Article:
Hyperolius Rapp, 1842
reed frogs, sedge frogs, rietpaddas (A)
Currently accepted name: Hyperolius sp.
Red listing status:
The genus name is derived from Greek: hyper = above; leio = soft (referring to the palate).
These small- to medium-sized climbing frogs are usually brightly coloured and conspicuously marked. Colour and markings may be extremely variable in some species and the ability to change colour in different lighting conditions is a common feature. Sexual dichromatism occurs in many species.
The absence of asperities on the skin, and the presence of a horizontal to round pupil, distinguishes Hyperolius from Afrixalus species, which often occupy the same habitats. The tympanum is inconspicuous. Fingers and toes are webbed, and the tips of the digits are expanded and flattened, allowing the frogs to cling to smooth, vertical surfaces (Poynton 1964; Stewart 1967; Poynton and Broadley 1987; Lambiris 1989a; Passmore and Carruthers 1995; Channing 2001).
This is the largest genus of African frogs, comprising approximately 90 species distributed in suitable habitats throughout sub-Saharan Africa. The presence of numerous synonymies, cryptic species and species complexes, however, presents an enormous challenge to taxonomists and it will probably take some time before a stable taxonomy is attained (Poynton and Broadley 1987; Channing 2001).
Of the eight species that occur in the atlas region, three are endemic. Most occur along the east and south coast, but the ranges of a few extend inland, east of the Great Escarpment. H. marmoratus appears to be the most adaptable species, occurring at higher altitudes in Eastern Cape, KwaZulu-Natal, Swaziland, Mpumalanga and Limpopo provinces, although some of these populations may have arisen as a result of inadvertent translocations.
Hyperolius species occur in Savanna and Forest biomes but are absent from drier areas such as the central and western parts of the atlas region. They favour permanent, standing water with emergent and/or floating vegetation, but also breed in temporary water bodies.
During dry periods individuals may be found in various sheltered sites: under loose bark, beneath logs, in the axils of leaves, and in buildings where they shelter, for example, behind picture frames and in toilet cisterns.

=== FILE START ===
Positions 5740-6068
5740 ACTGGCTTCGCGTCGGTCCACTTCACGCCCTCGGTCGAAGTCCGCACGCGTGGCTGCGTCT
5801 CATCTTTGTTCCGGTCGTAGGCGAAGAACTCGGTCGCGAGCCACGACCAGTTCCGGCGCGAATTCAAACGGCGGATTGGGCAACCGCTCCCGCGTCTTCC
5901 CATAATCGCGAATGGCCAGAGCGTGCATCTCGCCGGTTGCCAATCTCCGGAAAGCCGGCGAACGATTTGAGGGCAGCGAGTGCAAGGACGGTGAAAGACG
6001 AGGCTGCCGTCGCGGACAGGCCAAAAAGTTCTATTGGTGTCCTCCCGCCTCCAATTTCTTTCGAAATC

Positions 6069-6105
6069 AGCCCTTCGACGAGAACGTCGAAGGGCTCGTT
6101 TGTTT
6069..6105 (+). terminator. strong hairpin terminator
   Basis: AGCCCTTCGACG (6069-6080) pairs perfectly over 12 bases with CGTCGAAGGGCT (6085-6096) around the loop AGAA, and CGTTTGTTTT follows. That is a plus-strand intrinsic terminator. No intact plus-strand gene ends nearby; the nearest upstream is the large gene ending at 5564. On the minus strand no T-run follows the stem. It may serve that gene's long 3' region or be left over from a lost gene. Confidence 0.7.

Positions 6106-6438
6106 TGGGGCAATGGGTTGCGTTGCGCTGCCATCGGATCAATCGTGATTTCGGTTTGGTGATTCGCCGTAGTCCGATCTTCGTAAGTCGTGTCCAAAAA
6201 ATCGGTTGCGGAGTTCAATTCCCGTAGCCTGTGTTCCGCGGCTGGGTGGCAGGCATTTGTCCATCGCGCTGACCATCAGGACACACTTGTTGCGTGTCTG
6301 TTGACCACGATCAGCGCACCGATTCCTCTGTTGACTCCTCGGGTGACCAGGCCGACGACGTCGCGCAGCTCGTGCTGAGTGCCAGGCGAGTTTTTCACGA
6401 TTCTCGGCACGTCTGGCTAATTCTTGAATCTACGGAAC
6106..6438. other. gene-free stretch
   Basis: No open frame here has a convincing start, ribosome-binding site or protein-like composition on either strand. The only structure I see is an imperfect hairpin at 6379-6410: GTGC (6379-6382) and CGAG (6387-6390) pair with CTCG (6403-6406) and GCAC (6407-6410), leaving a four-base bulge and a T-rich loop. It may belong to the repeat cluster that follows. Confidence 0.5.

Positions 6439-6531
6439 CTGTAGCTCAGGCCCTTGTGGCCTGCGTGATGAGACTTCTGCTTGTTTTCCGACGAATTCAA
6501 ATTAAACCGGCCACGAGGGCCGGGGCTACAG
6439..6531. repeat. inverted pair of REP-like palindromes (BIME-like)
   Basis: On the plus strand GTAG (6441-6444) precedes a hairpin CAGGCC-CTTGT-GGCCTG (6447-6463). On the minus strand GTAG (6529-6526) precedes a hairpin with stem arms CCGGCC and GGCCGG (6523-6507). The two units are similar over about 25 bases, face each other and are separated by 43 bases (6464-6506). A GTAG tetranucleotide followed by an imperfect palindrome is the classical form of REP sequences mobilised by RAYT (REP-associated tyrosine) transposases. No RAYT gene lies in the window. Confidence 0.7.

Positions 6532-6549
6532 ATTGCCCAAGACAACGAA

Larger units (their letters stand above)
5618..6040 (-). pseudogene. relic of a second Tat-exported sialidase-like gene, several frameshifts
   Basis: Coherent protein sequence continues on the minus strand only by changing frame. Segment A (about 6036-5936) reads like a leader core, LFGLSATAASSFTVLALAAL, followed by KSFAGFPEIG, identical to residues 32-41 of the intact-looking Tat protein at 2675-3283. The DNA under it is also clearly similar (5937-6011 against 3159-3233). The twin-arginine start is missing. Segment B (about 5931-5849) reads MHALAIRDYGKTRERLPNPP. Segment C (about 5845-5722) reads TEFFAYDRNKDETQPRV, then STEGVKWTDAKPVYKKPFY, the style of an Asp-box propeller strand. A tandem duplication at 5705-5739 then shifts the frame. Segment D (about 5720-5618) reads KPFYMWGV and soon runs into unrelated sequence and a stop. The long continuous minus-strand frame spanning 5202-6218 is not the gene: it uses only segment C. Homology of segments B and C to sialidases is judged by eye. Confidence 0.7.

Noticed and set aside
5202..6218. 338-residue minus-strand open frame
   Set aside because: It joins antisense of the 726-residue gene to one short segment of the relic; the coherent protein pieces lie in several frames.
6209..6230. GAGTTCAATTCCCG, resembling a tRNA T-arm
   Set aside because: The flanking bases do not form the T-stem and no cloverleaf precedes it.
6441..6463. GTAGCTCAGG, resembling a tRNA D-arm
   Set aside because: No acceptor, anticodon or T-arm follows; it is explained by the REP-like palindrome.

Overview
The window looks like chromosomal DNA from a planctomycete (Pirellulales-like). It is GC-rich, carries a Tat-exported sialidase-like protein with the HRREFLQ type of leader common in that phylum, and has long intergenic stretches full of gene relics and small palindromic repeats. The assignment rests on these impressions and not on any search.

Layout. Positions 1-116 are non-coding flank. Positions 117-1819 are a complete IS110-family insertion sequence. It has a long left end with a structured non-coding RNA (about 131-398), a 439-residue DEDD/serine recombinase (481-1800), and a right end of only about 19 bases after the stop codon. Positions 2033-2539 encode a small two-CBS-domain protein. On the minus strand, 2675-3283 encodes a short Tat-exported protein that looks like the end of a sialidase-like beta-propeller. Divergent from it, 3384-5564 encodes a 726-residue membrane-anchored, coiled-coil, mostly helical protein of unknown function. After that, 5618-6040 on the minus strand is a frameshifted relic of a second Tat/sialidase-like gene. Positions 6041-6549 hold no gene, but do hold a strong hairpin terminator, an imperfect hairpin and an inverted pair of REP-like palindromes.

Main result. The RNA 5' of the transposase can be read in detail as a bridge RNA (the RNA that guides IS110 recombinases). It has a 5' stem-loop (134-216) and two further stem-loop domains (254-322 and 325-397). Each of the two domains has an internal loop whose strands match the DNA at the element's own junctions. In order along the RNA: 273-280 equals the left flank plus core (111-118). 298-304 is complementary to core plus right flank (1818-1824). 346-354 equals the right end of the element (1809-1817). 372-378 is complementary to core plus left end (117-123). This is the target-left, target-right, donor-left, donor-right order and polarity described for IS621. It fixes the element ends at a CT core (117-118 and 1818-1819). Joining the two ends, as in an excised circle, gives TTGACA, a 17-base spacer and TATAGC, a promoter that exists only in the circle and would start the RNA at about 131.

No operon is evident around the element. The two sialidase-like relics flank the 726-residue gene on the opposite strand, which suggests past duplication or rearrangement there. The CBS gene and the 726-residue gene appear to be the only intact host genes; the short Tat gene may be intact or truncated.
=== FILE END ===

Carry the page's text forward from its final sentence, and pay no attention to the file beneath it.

Breeding usually occurs over a prolonged period (September–April in the summer rainfall areas). During the day, individuals may be found in exposed positions on reeds or sedges. They conserve water by tucking their hands and feet under their bodies, and often turn pure white to reflect sunlight.
At night, dense choruses develop at breeding sites, often comprising several Hyperolius species. Males usually call from exposed positions on emergent or floating vegetation and defend their call sites from conspecific males. Individuals may return to the same site on consecutive nights.
Up to 500 eggs are laid in smaller batches below, or just above, the water surface. The eggs are attached to vegetation and, in the case of H. pusillus, may be concealed between the leaves of water lilies. Some species are known to lay several clutches per season.
In view of their abundance at breeding sites, Hyperolius species probably play a significant ecological role in wetlands, consuming large quantities of small insects and falling prey to a variety of bird species, reptiles, fish, spiders and predatory insects.
Hyperolius species in the atlas region are widespread and locally abundant. Most do not require conservation attention at present, although declines in some species outside of conservation areas have been noted. An exception is H. pickersgilli which is listed as Endangered, because of its restricted distribution and habitat loss.
Habitat loss to urban development, sugar farming and afforestation is a major threat to Hyperolius species in coastal areas. These activities have resulted in the draining of wetlands and the drying up of natural pans, significantly reducing the number of breeding sites available to these species.
FrogMAP. 2019. Hyperolius Rapp, 1842. Animal Demography Unit. Accessed from http://frogmap.adu.org.za/?sp=1175; on 2019-12-06 12:12:30.
Minter L.R., Burger M., Harrison J.A., Braack H.H., Bishop P.J. & Kloepfer D. (eds). 2004. Atlas and Red Data book of the frogs of South Africa, Lesotho and Swaziland. SI/MAB Series no. 9. Smithsonian Institution, Washington, D.C. Published by the Smithsonian Institution and the Avian Demography Unit (now Animal Demography Unit).